Obviously, all of this leads to the main objective of the offseason – improving the starting rotation. It’s not an easy task. Major League starting pitching is always available, but quality starting pitching is not easy to obtain. There are hundreds of Zach McAllisters and Ubaldo Jimenezes out there in the player pool, some off in Japan because they couldn’t hack it in the bigs, some toiling around in the minors – guys like Kevin Slowey – and some just being trotted out there every five days despite an ERA above 5.00. Any starting pitcher worth his weight in gold demands a hefty salary in free agency or a talented package of prospects. Check out the majority of MLB teams and you’re guaranteed to find a mediocre starter making at least $8M or more.

All in all, it makes Chris Antonetti’s job very difficult. The Indians should have some money to spend this offseason. By declining the options of Travis Hafner and Roberto Hernandez, they freed up over $15M. Assuming Grady Sizemore, Casey Kotchman, and Jack Hannahan are gone, that opens up another $9M. Carlos Santana, who signed a contract extension this year, will only make $750,000. Right now, the Indians have just $13M in guaranteed contracts, with Shin-Soo Choo and Chris Perez probably making somewhere near $15M, on the high side, combined. Justin Masterson made $3.825M in 2012 and will get a raise, but nowhere near what he could have gotten had he repeated his 2011 season. Rafael Perez made just over $2M in 2012 and spent the entire season hurt. He may even see a slight decline or not return to the club at all. Joe Smith made $1.75M and is now in his final year of arbitration. He should see a slight raise, but below $3M. Other than Lou Marson and Tony Sipp, and to a lesser extent, Matt LaPorta, who are in their first year of arbitration eligibility, the rest of the ballclub should make near the league minimum.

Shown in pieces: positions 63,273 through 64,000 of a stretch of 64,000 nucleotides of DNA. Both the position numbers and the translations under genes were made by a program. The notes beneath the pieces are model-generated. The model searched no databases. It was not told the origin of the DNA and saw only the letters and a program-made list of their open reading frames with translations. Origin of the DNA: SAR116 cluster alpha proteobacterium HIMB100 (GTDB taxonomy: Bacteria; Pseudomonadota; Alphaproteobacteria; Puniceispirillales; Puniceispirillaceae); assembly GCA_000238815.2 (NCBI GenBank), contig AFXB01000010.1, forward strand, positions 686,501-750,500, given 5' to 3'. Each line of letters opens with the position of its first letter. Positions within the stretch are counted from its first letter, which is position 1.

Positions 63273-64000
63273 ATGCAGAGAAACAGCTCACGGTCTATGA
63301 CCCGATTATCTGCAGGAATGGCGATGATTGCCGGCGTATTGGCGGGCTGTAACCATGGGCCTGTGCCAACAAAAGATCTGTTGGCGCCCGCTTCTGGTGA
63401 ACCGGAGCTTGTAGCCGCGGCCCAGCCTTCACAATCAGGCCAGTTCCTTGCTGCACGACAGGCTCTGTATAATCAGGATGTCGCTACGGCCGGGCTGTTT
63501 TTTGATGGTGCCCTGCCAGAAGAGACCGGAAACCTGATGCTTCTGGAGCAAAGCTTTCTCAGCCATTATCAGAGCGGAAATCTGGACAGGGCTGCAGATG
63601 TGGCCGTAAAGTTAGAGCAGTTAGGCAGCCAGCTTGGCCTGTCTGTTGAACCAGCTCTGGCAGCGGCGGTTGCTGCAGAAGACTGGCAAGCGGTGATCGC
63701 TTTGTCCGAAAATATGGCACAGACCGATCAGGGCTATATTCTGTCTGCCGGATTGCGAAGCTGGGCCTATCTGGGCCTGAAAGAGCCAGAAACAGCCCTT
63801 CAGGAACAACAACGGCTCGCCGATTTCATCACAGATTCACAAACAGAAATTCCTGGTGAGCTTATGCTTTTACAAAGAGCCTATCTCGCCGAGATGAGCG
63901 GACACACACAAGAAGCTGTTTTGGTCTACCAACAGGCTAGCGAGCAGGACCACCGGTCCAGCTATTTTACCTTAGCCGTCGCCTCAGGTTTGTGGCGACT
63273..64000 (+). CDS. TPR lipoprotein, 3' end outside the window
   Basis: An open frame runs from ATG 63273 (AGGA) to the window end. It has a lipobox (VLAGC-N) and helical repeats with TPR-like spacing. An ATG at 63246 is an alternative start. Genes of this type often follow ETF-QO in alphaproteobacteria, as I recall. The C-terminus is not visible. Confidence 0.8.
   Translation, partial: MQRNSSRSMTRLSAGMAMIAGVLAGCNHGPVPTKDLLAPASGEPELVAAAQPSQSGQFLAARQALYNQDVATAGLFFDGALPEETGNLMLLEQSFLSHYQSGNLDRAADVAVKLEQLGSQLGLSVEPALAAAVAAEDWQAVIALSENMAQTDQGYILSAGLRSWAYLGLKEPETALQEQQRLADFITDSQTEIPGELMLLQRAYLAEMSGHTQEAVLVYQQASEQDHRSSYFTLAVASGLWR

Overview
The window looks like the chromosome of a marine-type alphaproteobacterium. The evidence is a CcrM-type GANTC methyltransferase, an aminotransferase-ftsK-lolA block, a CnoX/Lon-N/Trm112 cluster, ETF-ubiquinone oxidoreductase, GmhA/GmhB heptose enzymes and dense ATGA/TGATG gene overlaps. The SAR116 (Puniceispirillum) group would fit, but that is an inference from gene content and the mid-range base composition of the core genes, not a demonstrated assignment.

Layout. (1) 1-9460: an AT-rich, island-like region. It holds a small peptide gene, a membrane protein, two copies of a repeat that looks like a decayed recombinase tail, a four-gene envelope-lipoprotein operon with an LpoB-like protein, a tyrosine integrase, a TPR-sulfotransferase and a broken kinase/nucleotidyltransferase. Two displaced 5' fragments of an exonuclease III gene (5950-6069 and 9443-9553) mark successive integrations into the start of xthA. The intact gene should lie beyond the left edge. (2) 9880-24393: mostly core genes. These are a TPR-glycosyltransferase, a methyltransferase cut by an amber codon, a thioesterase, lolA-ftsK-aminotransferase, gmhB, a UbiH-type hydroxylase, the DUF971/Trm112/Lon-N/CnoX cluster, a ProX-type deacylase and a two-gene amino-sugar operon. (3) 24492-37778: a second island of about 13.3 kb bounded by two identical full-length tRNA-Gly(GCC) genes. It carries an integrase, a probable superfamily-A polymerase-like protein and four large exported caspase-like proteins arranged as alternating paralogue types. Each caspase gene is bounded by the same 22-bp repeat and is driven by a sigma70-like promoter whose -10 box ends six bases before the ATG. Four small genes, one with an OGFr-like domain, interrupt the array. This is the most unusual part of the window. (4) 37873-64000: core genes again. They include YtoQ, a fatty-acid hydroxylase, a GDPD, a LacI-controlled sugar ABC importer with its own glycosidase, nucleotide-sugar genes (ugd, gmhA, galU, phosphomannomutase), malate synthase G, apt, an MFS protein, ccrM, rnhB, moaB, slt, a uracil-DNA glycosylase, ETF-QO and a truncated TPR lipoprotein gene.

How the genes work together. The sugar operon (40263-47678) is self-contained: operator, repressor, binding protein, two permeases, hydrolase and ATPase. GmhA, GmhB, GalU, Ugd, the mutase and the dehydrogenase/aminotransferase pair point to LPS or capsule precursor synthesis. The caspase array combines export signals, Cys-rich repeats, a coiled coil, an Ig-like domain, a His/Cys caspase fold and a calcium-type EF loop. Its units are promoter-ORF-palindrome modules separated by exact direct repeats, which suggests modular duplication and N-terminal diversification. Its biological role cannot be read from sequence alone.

A reasonable estimate for guaranteed contracts once the dust settles is somewhere around $42-45M. The Indians 2012 payroll was around $65M. Consider that trades of Choo (~$7-8M), Cabrera ($6.5M), and Perez (~$7M) could, reasonably, wipe out over $20M from the payroll if all three were to go. Those are my arbitration estimates for Choo and Perez. Tim Dierkes of MLBTradeRumors lists Choo at $7.9M and Perez at $7.2M.